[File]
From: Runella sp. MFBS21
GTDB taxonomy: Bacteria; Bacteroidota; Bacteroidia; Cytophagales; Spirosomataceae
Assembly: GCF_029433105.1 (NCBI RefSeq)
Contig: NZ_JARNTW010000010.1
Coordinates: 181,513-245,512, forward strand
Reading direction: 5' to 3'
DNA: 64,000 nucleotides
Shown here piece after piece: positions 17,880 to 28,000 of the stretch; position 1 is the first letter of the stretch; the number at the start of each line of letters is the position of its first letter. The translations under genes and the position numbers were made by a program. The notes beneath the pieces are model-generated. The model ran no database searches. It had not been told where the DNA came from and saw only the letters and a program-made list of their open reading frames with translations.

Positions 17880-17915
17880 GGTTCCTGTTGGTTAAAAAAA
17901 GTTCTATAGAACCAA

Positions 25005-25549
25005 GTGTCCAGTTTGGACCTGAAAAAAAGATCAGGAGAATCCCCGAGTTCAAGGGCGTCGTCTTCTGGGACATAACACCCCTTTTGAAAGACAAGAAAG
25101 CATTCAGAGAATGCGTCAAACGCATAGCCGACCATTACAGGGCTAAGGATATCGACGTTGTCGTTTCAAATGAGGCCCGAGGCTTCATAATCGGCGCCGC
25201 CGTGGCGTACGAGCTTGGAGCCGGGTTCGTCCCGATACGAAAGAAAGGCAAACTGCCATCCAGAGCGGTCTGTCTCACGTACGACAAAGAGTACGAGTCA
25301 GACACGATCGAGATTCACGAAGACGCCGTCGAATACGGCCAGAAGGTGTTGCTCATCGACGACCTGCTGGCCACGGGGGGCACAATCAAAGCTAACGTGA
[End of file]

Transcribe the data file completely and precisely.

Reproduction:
From: Runella sp. MFBS21
GTDB taxonomy: Bacteria; Bacteroidota; Bacteroidia; Cytophagales; Spirosomataceae
Assembly: GCF_029433105.1 (NCBI RefSeq)
Contig: NZ_JARNTW010000010.1
Coordinates: 181,513-245,512, forward strand
Reading direction: 5' to 3'
DNA: 64,000 nucleotides
Shown here piece after piece: positions 17,880 to 28,000 of the stretch; position 1 is the first letter of the stretch; the number at the start of each line of letters is the position of its first letter. The translations under genes and the position numbers were made by a program. The notes beneath the pieces are model-generated. The model ran no database searches. It had not been told where the DNA came from and saw only the letters and a program-made list of their open reading frames with translations.

Positions 17880-17915
17880 GGTTCCTGTTGGTTAAAAAAA
17901 GTTCTATAGAACCAA

Positions 25005-25549
25005 GTGTCCAGTTTGGACCTGAAAAAAAGATCAGGAGAATCCCCGAGTTCAAGGGCGTCGTCTTCTGGGACATAACACCCCTTTTGAAAGACAAGAAAG
25101 CATTCAGAGAATGCGTCAAACGCATAGCCGACCATTACAGGGCTAAGGATATCGACGTTGTCGTTTCAAATGAGGCCCGAGGCTTCATAATCGGCGCCGC
25201 CGTGGCGTACGAGCTTGGAGCCGGGTTCGTCCCGATACGAAAGAAAGGCAAACTGCCATCCAGAGCGGTCTGTCTCACGTACGACAAAGAGTACGAGTCA
25301 GACACGATCGAGATTCACGAAGACGCCGTCGAATACGGCCAGAAGGTGTTGCTCATCGACGACCTGCTGGCCACGGGGGGCACAATCAAAGCTAACGTGA